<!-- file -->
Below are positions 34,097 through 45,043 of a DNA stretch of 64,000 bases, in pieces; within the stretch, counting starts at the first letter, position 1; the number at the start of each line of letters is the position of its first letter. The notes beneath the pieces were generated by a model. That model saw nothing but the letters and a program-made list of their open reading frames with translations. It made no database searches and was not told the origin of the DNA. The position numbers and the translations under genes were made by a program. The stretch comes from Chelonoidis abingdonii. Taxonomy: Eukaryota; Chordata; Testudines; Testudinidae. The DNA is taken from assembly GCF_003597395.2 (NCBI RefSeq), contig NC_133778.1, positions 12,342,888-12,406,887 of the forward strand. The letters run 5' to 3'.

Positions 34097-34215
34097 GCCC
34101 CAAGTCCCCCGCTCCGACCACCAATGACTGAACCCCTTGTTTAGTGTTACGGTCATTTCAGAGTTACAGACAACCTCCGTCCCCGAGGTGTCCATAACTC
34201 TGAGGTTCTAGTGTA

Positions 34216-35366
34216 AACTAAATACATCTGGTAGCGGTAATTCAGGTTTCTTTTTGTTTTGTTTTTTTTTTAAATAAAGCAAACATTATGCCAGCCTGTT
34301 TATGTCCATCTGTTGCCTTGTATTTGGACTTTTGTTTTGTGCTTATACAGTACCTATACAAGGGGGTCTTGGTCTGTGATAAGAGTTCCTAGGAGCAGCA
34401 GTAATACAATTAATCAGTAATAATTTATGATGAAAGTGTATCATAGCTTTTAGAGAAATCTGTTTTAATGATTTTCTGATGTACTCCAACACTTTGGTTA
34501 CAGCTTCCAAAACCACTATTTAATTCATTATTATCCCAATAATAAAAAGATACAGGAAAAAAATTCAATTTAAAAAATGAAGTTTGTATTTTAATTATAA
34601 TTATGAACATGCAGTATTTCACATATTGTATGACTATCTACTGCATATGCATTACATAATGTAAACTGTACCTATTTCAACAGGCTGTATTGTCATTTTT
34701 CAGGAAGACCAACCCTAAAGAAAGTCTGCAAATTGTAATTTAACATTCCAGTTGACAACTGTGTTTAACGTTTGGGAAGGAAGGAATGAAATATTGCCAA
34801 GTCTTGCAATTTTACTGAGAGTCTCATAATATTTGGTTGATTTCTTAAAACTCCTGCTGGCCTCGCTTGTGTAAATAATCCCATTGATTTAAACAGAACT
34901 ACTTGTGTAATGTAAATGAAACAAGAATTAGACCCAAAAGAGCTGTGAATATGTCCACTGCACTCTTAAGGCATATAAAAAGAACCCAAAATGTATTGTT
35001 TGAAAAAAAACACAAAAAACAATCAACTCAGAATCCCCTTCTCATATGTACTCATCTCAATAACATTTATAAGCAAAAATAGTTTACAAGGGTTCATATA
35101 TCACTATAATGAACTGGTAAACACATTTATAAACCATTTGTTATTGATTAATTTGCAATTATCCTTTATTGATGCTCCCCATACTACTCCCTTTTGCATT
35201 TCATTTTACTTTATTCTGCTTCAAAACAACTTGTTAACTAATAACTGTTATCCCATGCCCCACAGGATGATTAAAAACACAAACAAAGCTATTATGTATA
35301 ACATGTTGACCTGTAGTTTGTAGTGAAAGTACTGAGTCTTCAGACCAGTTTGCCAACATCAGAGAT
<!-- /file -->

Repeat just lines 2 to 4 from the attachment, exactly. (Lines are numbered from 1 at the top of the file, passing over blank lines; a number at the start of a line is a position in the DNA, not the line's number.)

Positions 34097-34215
34097 GCCC
34101 CAAGTCCCCCGCTCCGACCACCAATGACTGAACCCCTTGTTTAGTGTTACGGTCATTTCAGAGTTACAGACAACCTCCGTCCCCGAGGTGTCCATAACTC